This past week began our families holiday season, not only because I was getting a head start on my thanksgiving cooking (the house is smelling good), not only because now that the new Harry Potter movie has come out we are looking up the times for its showing this coming Friday, but because last night was the Ivymount School Auction. For those of you who have read my posts before, in addition to my many passions, one area I care deeply about is helping kids with disabilities, and Ivymount is another example of a program that does just this.
Started over 50 years ago, Ivymount School, located in Rockville, MD, is a school for severely disabled individuals, ranging in disability and age (it's students are anywhere from 3 years old to 21). Ivymount, in addition to providing their students a top of the line education, provides the families and friends of their students with the support they need, they provide educators who teach in mainstream schools the education they need to provide kids in their classrooms with disabilities the extra assistance, and its staff and lay leaders have been some of the leading advocates for better education opportunities for special education in America.
>>Tue Nov 9, 2010
I first realized I was a pitch junkie at the 2006 Israel Venture Conference hosted by the then WolfBlock Law Firm in Philadelphia.
I experienced this amazing energy every time I heard another entrepreneur’s story and his/her vision for how this business was going to be the next 100x return.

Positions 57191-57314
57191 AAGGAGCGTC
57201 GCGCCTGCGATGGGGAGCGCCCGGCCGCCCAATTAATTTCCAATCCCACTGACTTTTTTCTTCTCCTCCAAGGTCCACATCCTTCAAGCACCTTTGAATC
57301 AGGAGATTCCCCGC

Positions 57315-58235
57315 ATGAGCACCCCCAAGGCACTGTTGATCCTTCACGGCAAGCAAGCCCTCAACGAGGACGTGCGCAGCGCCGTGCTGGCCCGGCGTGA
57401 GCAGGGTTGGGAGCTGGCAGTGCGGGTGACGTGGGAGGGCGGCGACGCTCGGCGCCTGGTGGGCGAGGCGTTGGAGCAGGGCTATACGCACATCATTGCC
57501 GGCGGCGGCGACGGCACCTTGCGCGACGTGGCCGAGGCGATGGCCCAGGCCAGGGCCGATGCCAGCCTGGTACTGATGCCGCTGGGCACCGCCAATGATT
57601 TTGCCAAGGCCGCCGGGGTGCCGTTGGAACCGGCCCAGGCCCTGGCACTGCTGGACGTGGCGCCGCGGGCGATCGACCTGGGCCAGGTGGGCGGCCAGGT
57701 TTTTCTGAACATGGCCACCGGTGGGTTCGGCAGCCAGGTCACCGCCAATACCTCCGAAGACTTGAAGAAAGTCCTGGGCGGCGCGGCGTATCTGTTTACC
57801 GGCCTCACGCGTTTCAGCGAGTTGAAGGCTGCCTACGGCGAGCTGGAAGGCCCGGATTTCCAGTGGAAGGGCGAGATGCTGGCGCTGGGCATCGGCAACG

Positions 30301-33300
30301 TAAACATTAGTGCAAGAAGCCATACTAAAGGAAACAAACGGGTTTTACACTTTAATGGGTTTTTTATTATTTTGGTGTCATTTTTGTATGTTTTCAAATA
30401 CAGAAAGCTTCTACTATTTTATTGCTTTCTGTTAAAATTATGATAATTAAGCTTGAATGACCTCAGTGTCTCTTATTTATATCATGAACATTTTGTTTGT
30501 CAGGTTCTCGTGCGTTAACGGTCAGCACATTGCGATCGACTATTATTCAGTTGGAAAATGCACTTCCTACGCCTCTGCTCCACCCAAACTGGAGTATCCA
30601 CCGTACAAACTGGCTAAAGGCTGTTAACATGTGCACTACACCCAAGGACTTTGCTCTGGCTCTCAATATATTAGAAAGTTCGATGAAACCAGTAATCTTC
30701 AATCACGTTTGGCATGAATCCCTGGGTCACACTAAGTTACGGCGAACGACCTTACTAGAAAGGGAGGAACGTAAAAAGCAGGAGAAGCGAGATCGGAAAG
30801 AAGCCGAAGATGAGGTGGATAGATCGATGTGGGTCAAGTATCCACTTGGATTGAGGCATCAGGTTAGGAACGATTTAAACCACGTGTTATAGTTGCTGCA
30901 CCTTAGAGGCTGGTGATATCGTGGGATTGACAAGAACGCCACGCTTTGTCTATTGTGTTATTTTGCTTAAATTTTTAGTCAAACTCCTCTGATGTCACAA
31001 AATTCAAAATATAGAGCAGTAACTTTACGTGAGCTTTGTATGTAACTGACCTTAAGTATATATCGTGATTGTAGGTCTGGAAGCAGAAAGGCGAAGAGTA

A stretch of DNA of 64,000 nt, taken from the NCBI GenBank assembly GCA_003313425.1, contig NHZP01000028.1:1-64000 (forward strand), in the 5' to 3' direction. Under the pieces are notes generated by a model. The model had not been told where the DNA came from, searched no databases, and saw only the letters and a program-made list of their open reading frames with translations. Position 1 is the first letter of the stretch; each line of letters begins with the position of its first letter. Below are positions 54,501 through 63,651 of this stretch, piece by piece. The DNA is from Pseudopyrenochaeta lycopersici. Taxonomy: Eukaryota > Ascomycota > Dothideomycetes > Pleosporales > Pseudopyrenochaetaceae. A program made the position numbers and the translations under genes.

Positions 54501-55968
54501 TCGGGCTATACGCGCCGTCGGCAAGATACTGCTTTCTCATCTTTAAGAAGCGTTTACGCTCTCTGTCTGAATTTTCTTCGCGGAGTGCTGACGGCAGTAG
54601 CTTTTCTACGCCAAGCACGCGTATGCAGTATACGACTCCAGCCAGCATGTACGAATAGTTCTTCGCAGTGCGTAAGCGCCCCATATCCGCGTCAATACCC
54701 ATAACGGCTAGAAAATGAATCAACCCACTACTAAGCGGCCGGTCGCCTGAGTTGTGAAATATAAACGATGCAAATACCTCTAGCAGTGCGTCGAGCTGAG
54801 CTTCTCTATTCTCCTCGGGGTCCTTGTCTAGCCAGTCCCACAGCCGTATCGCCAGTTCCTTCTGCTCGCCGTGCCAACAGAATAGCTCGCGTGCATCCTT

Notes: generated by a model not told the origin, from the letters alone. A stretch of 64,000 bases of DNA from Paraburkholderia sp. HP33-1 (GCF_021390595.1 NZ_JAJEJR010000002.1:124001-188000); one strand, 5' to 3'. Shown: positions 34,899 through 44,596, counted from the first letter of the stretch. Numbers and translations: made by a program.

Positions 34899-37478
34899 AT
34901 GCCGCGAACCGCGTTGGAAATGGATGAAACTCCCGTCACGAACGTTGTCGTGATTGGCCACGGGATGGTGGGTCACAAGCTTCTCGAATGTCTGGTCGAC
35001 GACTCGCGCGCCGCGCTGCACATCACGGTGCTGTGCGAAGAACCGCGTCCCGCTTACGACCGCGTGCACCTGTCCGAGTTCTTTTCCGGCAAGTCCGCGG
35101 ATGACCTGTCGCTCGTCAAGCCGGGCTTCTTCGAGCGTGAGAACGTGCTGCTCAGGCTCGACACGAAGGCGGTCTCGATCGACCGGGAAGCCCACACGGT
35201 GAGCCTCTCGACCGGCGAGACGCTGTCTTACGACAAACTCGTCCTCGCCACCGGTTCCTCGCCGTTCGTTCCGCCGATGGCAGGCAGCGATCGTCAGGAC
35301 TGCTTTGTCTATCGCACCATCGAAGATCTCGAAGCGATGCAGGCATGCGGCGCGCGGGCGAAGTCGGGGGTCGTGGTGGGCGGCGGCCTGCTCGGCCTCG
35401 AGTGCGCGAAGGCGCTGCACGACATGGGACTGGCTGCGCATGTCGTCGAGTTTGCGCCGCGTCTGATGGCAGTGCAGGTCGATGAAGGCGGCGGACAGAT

What struck me the most while listening to the Israeli entrepreneurs’ presentations was the conviction with which these entrepreneurs spoke about their life long dream to start their business. Really, if it’s anything that an entrepreneur must possess – it is undying belief and dedication to his/her product/service.
But regardless of this fervor, most did not sell the audience. And even though I was excited thinking about the potential of their patent-pending technologies, I found myself dozing along with the professional venture capitalists who were clearly assessing whether or not it was worth their time.
As I’ve heard countless pitches since then – from my classmates, to Israeli entrepreneurs, start-up non profit professionals – ranging from 30 seconds to 15 minutes – I’ve realize that it is an art to put together the perfect pitch.
And I am by no means an expert. I still struggle with my own presentation skills, but after sharing a bit of wisdom last Thursday night at the NYC Fellowship Pitch Slam (check out pictures and video here) I’ve come up with the following additional suggestions to master the perfect pitch: